International Taxes

International tax laws administered by U.S. and foreign governments can dramatically affect business decision making, job creation and retention, plant location, competitiveness, and the long-term health of the U.S. economy. The basic tenets of sound tax policy are that income should be taxed once and only once—as close to the source as possible—and that a tax system should be neutral to business decision making.

Related Articles

The iPod Tax

October 12, 2005

Why Are Flat Taxes Spreading Globally?

October 12, 2005

Witchcraft Boom Follows Dutch Tax Subsidy

October 11, 2005

Sweet WTO Ruling on Sugar Taxes

October 7, 2005

Eastern Europe Influencing Western Europe?

September 29, 2005

Tax Incentives for… Witchcraft?

September 28, 2005

Small Countries Make It Big with Economic Freedom

September 16, 2005

Chile Imposes $2 Tax on International Flights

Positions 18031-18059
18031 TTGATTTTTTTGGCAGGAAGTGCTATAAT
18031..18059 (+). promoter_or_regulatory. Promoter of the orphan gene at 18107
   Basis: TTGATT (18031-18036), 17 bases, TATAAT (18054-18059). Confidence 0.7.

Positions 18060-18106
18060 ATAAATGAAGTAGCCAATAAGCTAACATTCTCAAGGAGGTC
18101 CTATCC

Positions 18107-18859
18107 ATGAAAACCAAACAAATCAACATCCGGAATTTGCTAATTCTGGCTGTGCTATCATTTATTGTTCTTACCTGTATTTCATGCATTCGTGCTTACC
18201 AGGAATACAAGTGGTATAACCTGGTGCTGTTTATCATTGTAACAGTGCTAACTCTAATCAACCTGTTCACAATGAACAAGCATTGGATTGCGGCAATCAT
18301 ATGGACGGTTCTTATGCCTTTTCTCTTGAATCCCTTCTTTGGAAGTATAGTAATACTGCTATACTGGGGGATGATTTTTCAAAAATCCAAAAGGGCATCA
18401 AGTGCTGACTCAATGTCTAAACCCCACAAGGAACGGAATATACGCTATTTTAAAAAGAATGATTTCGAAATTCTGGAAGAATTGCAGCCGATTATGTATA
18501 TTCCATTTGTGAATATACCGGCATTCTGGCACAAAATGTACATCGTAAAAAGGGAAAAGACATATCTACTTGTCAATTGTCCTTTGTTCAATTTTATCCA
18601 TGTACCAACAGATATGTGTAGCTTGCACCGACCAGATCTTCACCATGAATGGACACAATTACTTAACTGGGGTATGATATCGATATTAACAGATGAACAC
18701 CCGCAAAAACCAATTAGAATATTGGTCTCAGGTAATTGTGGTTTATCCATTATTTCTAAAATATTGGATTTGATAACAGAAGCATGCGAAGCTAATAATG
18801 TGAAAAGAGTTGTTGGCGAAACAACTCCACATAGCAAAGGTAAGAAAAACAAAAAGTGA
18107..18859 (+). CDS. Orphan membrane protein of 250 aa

September 15, 2005

‘Set Free in the Garden of Liberty’

September 14, 2005

The Global Trend Toward Flat-Rate Taxes

September 12, 2005

Gas-Tax Protests Spread Throughout Europe

September 12, 2005

Bootleggers, Baptists, and the Irish Plastic Bag Tax

August 31, 2005

Greenspan Again Calls on Washington for Sound Economic Policy

August 26, 2005

Flat Tax Scandal in UK

August 25, 2005

Stopping “Abusive Tax Shelters” or Avoiding Tax Competition?

August 12, 2005

Global Competition Pushes Tax Reform in Germany

August 8, 2005

Ireland’s Low Corporate Tax Rate Leads to Prosperity

July 6, 2005

Tax Reform Lessons From New Zealand

July 5, 2005

2005 European International Tax Delegation

June 4, 2005

Euro Blogging: Transparency and the Value-Added Tax in the Czech Republic

June 2, 2005